draw.ellipse((100, 20, 120, 40), outline=255, fill=0) #B button
    else: # button is pressed:
        draw.ellipse((100, 20, 120, 40), outline=255, fill=1) #B button filled

    if not button_A.value and not button_B.value and not button_C.value:
        catImage = Image.open('happycat_oled_64.ppm').convert('1')
        disp.image(catImage)
    else:
        # Display image.
        disp.image(image)

    disp.show()

Run sudo python3 bonnet_buttons.py to run the demo, you should see something like the below:

Press buttons to interact with the demo. Press the joystick + buttons at once for an Easter egg!

Running Scripts on Boot

You can pretty easily make it so this program (or whatever program you end up writing) run every time you boot your Pi.

The fastest/easiest way is to put it in /etc/rc.local

Run sudo nano /etc/rc.local and add the line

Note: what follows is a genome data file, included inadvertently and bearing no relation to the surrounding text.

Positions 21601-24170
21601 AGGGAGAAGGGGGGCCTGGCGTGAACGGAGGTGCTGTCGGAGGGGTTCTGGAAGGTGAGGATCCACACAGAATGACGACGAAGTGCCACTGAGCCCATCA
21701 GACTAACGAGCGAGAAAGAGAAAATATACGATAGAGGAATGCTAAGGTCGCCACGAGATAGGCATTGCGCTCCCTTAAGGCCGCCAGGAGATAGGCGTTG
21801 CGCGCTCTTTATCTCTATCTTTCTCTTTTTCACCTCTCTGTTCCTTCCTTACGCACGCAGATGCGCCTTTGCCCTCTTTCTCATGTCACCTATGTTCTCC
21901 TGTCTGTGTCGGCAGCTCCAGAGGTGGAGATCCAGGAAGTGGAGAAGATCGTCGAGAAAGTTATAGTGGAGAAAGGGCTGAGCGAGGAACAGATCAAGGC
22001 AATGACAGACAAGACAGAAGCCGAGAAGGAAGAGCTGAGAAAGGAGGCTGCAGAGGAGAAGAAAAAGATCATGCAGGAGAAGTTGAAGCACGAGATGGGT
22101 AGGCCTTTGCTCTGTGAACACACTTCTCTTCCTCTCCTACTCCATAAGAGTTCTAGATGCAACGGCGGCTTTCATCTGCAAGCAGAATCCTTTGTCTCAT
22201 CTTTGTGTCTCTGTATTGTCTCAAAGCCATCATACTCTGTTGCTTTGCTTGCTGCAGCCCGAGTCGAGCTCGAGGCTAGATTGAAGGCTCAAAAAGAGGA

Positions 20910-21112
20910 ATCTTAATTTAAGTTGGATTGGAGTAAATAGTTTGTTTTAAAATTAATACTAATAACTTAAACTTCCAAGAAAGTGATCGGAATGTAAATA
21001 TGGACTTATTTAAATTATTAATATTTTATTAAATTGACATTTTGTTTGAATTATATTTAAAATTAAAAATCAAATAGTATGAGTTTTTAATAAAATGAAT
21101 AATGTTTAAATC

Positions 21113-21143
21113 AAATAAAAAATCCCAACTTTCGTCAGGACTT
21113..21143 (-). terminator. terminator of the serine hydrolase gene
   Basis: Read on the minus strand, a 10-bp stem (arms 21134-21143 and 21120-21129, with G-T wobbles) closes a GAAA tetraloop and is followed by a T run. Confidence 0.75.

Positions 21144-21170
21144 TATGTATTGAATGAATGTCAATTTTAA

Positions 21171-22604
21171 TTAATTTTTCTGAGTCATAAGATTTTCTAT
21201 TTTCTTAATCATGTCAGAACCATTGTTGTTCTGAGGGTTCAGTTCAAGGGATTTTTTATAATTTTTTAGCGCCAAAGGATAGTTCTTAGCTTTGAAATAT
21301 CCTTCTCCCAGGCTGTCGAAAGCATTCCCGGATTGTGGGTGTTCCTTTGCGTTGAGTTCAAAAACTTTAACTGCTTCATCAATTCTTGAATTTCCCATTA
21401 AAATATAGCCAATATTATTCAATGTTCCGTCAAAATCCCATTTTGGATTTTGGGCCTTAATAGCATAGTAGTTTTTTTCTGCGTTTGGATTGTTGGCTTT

sudo python /home/pi/bonnet_buttons.py  &

on its own line right before exit 0

Then save and exit. Reboot to verify that the screen comes up on boot!

Library Usage

In the examples subdirectory of the Adafruit_CircuitPython_SSD1306 repository, you'll find more examples which demonstrate the usage of the library.

To help you get started, I'll walk through the bonnet_buttons.py code below, that way you can use this file as the basis of a future project.

Python Library Setup

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import board
import busio
from digitalio import DigitalInOut, Direction, Pull
from PIL import Image, ImageDraw
import adafruit_ssd1306

First, a few modules are imported, including the adafruit_ssd1306 module which contains the OLED driver classes. The code also imports board (containing the Raspbery Pi pin definitions), busio (communication with the i2c and spi buses), and digitalio (to control the Raspberry Pi's pins).